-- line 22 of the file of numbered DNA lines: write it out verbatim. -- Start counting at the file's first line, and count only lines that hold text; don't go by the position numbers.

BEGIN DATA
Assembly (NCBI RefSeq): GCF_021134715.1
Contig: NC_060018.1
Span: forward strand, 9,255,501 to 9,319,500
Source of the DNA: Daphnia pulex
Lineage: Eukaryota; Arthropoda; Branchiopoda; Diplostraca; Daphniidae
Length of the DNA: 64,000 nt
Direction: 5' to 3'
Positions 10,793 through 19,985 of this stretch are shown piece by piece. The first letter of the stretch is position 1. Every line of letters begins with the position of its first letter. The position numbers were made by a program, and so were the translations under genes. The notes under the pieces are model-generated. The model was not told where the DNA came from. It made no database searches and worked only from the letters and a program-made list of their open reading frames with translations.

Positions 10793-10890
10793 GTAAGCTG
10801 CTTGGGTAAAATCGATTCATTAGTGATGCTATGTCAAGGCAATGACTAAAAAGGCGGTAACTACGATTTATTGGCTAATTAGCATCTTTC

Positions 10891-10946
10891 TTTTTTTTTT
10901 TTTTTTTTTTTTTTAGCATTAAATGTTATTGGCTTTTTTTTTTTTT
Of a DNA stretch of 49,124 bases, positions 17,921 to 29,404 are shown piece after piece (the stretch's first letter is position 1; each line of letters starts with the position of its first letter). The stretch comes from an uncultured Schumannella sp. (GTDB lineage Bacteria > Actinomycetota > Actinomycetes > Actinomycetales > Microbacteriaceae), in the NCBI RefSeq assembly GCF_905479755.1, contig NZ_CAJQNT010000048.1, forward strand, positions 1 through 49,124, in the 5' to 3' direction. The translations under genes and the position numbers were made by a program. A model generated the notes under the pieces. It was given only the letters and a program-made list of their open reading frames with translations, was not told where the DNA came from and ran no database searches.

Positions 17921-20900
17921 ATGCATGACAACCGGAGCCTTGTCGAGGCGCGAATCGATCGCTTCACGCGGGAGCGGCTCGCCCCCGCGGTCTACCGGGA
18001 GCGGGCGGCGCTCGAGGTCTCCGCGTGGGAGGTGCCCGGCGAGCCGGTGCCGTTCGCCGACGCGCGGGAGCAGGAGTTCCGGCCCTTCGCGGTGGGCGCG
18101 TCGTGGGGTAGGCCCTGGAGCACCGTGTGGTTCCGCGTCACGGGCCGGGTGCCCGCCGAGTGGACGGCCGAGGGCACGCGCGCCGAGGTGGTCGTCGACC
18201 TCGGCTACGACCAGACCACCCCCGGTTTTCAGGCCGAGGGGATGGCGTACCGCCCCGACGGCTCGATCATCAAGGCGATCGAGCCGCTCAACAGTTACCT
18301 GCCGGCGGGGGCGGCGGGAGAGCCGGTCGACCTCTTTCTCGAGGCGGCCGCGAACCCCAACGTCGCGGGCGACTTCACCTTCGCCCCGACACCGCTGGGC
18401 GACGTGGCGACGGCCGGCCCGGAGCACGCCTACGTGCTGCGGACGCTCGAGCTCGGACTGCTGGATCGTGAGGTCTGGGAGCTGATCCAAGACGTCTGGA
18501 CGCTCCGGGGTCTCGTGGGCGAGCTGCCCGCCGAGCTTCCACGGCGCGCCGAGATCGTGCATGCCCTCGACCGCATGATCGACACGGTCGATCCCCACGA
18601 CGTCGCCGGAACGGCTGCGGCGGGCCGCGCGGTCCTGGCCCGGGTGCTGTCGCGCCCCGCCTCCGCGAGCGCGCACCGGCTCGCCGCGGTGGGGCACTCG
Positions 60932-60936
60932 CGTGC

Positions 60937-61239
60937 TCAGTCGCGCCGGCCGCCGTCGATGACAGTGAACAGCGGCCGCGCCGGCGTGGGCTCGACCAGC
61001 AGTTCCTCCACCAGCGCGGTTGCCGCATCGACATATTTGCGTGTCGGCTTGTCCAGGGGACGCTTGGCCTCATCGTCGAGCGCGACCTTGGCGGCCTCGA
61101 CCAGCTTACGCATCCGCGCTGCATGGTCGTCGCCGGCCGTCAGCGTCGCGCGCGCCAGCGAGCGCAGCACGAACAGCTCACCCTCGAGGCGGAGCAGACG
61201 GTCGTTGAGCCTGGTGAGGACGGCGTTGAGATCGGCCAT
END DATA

18401 GACGTGGCGACGGCCGGCCCGGAGCACGCCTACGTGCTGCGGACGCTCGAGCTCGGACTGCTGGATCGTGAGGTCTGGGAGCTGATCCAAGACGTCTGGA